Debunking DRAM vs. Flash Controversy vis-a-vis In-Memory Processing
Wikibon produced an interesting material (looks like paid by Aerospike, NoSQL database recently emerged by resurrecting failed CitrusLeaf and acquihiring AlchemyDB, which product, of course, was recommended in the end) that compares NoSQL databases based on storing data in flash-based SSD vs. storing data in DRAM.
There are number of factual problems with that paper and I want to point them out.
Note that Wikibon doesn’t mention GridGain in this study (we are not a NoSQL datastore per-se after all) so I don’t have any bone in this game other than annoyance with biased and factually incorrect writing.
“Minimal” Performance Advantage of DRAM vs SSD
The paper starts with a simple statement “The minimal performance disadvantage of flash, relative to main memory…”. Minimal? I’ve seen number of studies where performance difference between SSDs and DRAM range form 100 to 10,000 times. For example, this University of California, Berkeley study claims that SSD bring almost no advantage to the Facebook Hadoop cluster and DRAM pre-caching is the way forward.
Let me provide even shorter explanation. Assuming we are dealing with Java – SSD devices are visible to Java application as typical block devices, and therefore accessed as such. It means that a typical object read from such device involves the same steps as reading this object from a file: hardware I/O subsystem, OS I/O subsystem, OS buffering, Java I/O subsystem & buffering, Java deserialization and induced GC. And… if you read the same object from DRAM – it involves few bytecode instructions – and that’s it.
Native C/C++ apps (like MongoDB) can take a slightly quicker route with memory mapped files (or various other IPC methods) – but the performance increase will not be significant (for obvious reason of needing to read/swap the entire pages vs. single object access pattern in DRAM).
Yet another recent technical explanation of the disadvantages of SSD storage can be found here (talking about Oracle’s “in-memory” strategy).
MongoDB, Cassandra, CouchDB DRAM-based?
Amid all the confusion on this topic it’s no wonder the author got it wrong. Neither MongoDB, Cassandra or CouchDB are in-memory systems. They are disk-based systems with support for memory caching. There’s nothing wrong with that and nothing new – every database developed in the last 25 years naturally provides in-memory caching to augment it’s main disk storage.
The fundamental difference here is that in-memory data systems like GridGain, SAP HAHA, GigaSpaces, GemFire, SqlFire, MemSQL, VoltDB, etc. use DRAM (memory) as the main storage medium and use disk for optional durability and overflow. This focus on RAM-based storage allows to completely re-optimized all main algorithms used in these systems.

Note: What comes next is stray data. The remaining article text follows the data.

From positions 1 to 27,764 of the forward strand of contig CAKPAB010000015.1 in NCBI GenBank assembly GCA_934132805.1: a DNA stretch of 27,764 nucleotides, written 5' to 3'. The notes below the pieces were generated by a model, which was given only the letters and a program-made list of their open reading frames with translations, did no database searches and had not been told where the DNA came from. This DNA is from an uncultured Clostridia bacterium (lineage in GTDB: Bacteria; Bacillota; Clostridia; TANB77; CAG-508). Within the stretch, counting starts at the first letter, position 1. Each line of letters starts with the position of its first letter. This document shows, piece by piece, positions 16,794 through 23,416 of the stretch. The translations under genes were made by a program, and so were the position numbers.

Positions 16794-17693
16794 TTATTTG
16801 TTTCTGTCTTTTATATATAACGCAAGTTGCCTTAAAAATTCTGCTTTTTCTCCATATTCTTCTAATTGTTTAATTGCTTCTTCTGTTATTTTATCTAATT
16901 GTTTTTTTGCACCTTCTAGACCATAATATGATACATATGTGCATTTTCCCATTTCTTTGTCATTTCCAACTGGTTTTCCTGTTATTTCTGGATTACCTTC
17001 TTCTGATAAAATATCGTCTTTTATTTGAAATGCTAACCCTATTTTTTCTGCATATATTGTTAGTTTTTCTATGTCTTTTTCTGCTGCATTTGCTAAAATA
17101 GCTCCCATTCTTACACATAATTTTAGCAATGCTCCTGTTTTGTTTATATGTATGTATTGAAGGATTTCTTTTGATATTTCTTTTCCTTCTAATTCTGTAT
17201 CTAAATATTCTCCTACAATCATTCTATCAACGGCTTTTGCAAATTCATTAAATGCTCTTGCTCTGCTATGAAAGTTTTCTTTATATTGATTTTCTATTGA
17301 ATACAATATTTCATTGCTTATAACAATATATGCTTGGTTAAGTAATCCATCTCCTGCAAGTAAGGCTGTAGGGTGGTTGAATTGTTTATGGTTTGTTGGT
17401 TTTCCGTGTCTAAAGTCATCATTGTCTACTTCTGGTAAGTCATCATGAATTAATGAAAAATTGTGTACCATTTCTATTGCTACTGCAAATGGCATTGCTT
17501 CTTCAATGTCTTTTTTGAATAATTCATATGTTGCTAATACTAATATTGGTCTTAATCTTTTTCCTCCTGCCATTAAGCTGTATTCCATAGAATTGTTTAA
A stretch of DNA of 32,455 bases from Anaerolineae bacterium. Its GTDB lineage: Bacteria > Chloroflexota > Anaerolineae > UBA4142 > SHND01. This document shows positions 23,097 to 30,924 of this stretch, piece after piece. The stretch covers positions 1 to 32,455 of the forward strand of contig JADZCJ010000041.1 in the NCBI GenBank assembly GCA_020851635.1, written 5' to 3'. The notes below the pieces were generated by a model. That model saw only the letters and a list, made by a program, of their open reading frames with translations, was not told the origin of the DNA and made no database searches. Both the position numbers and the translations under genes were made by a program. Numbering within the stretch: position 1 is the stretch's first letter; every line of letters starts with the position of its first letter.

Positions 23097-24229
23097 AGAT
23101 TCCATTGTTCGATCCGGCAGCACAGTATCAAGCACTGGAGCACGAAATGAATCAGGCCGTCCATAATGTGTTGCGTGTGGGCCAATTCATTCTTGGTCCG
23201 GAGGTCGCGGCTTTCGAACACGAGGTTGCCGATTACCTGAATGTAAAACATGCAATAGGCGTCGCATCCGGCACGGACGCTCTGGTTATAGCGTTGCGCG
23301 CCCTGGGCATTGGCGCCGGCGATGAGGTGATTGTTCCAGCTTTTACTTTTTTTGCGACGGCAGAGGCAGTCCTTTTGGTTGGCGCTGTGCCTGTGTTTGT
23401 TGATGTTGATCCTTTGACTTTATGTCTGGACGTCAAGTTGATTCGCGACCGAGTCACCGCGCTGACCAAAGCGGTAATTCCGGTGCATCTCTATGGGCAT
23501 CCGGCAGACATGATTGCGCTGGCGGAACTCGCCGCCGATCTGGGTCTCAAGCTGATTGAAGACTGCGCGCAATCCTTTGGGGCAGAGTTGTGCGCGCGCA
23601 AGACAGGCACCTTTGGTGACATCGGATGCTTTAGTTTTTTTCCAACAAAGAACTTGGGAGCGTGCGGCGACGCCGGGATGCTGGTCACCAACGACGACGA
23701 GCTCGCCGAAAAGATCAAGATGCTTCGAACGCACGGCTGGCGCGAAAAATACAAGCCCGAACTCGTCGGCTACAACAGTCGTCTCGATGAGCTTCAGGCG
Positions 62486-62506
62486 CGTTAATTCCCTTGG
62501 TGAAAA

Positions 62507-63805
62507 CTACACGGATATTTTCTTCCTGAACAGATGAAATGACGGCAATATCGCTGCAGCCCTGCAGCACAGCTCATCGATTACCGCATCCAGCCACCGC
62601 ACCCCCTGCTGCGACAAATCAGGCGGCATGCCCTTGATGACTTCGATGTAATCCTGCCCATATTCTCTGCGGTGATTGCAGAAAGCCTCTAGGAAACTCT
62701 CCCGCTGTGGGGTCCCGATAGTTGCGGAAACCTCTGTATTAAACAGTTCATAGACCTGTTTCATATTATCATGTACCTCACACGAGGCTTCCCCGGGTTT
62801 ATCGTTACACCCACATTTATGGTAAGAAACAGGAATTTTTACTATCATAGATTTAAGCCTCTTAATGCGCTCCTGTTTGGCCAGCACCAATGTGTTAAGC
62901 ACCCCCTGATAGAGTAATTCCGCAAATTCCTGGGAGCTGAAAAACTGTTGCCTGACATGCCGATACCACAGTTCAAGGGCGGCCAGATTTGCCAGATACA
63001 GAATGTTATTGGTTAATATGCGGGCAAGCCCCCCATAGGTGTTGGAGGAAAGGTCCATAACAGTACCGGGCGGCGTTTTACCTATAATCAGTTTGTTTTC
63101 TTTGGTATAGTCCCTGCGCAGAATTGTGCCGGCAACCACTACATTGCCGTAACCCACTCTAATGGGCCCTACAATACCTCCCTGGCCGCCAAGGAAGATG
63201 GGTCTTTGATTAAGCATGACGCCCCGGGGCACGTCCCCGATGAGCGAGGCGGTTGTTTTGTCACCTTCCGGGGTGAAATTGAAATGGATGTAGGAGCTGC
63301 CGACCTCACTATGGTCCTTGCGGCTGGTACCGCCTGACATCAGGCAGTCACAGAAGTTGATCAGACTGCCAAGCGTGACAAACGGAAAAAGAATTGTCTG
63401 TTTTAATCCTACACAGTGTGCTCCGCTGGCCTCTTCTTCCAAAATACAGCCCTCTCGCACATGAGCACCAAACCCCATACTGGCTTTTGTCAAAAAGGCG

For example, ACID implementation in GridGain that provides support for full-featured distributed ACID transactions beats every NoSQL database (EC-based) out there in read and even write performance: there are no single key limitations, no consistency trade offs to make, no application-side MVCC, no user-based conflict resolutions or other crutches – it just works the same way as it works in Oracle or DB2 – but faster.
2TB Cluster for $1.2M
If there was on piece in the original paper that was completely made up to fit the predefined narrative it was a price comparison. If the author thinks that 2TB RAM cluster costs $1.2M today – I have not one but two Golden Gate bridges to sell just for him…
Let’s see. A typical Dell/HP/IBM/Cisco blade with 256GB of DRAM will cost below $20K if you just buy on the list prices (Cisco seems to offer the best prices starting at around $15K for 256GB blades). That brings the total cost of 2TB cluster well below $200K (with all network and power equipment included and 100s TBs of disk storage).
Is this more expensive that SSD only cluster? Yes, by 2.5-3x times more expensive. But you are getting dramatic performance increase with the right software that more than justifies that price increase.
2-3x times price difference is nonetheless important and it provides our customers a very clear choice. If price is an issue and high performance is not – there are disk-based systems of wide varieties. If high performance and sub-second response on processing TBs of data is required – the hardware will be proportionally more expensive.
However, with 1GB of DRAM costing less than 10 USD and DRAM prices dropping 30% every 18 months – the era of disks (flash or spinning) is clearly coming to its logical end. It’s normal… it’s a progress and we all need to learn how to adapt.
Has anyone seen tape drives lately?